That empty office waiting room you saw for months on end last year was not the exception to the rule, according to recently published research. More than 40% of people surveyed said they skipped medical care in the early months of the pandemic.

What doctors wish patients knew

Keep patients up-to-date on how to safely navigate the pandemic with insights from physician colleagues in this special edition of AMA Moving Medicine.

Here’s why:

  • 63% said a medical practice was closed temporarily or permanently.
  • 57% feared COVID-19 exposure.
  • 7% blamed financial repercussions of the pandemic.

The study, recently published online in JAMA Network Open, “Reports of Forgone Medical Care Among US Adults During the Initial Phase of the COVID-19 Pandemic,” also quantified what kind of care patients missed.

Researchers examining the period between March and mid-July 2020 found that, among the 1,337 respondents:

  • 29% missed a preventive care visit.
  • 26% missed an outpatient general medical appointment.
  • 8% missed one or more doses of a prescription medicine typically picked up from a retail pharmacy.
  • 8% missed an outpatient mental health appointment.
  • 6% missed an elective surgery.
  • 3% did not receive health care for a new severe mental or physical health issue.

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When researchers looked at data from those who reported needing care during those initial months of the pandemic, the percentages forgoing health care were even higher. Among this group, 52% reported skipping care.

More specifically:

  • 60% with a scheduled elective surgical procedure missed it.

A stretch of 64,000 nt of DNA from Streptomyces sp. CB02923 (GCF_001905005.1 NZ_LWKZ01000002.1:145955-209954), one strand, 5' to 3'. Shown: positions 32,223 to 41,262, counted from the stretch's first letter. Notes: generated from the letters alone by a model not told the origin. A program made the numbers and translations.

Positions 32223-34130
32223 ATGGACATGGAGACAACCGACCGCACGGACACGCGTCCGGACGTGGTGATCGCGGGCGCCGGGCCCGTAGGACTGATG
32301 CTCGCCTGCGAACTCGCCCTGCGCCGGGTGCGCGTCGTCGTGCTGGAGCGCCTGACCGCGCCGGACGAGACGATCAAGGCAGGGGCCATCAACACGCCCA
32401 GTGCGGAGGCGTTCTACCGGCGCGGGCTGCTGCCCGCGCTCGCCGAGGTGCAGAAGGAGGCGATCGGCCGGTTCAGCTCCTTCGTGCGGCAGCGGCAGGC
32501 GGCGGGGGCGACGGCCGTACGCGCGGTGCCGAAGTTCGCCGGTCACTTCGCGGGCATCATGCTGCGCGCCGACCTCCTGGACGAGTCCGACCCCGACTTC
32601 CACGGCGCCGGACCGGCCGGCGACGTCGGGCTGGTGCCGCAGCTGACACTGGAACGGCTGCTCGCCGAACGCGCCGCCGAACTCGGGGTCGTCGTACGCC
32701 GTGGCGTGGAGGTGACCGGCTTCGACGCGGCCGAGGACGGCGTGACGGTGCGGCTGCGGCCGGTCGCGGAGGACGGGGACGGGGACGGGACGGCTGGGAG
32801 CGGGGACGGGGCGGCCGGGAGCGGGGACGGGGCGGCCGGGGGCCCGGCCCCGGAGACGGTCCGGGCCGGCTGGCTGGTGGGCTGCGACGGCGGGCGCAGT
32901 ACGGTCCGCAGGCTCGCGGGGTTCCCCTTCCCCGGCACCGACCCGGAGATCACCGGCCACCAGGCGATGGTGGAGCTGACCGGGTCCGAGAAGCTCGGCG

• 58% missed scheduled preventative care.
  • 51% with a severe mental or physical health issue that emerged after the start of the pandemic forwent care.
  • 50% missed general medical care.
  • 46% with scheduled mental health care reported missing visits.
  • 15% didn’t pick up a prescription and missed one or more doses.

“Physicians can mitigate some of the long-term harmful effects of this forgone care by proactively reaching out to patients who missed care to try and reschedule the care either in-person or through telehealth,” said the study’s corresponding author, Kelly E. Anderson, MPP, a PhD candidate in the Department of Health Policy and Management at the Johns Hopkins Bloomberg School of Public Health.

An AMA survey about the COVID-19 pandemic’s impact provides a window into the financial pressures physician practices have faced and continue to experience, including a 32% drop in revenue since February. The survey was conducted online from mid-July through the end of August.

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Preventing future missed care

As the pandemic continues, researchers offered some suggestions on how to help prevent patients from missing health care appointments, prescription medication or other health care.

For example, continuing to provide financial and regulatory support for telehealth is one way to help patients continue to receive care as they continue to be worried about being exposed to COVID-19, the authors wrote. Find out how the AMA is advancing telemedicine during the pandemic.

Researchers noted that many patients have been able to access care because states and the federal government temporarily loosened licensing, electronic prescribing and written consent laws and many payers have temporarily increased the types of services that can be delivered via telehealth and they have been paying for visits they previously would not have covered.

Making sure patients have insurance coverage is also important.

“Actions such as the recent executive order to reopen the enrollment period for the federal health exchanges can help individuals who have lost employer coverage to regain insurance,” Anderson said. “Other financial support for individuals financially affected by the COVID-19 pandemic, such as extended unemployment insurance, can also reduce the extent of forgone care due to financial concerns.”

Stay up to speed on the AMA’s COVID-19 advocacy efforts and track the fast-moving pandemic with the AMA's COVID-19 resource center, which offers a library of the most up-to-date resources from JAMA Network™, the Centers for Disease Control and Prevention, and the World Health Organization.

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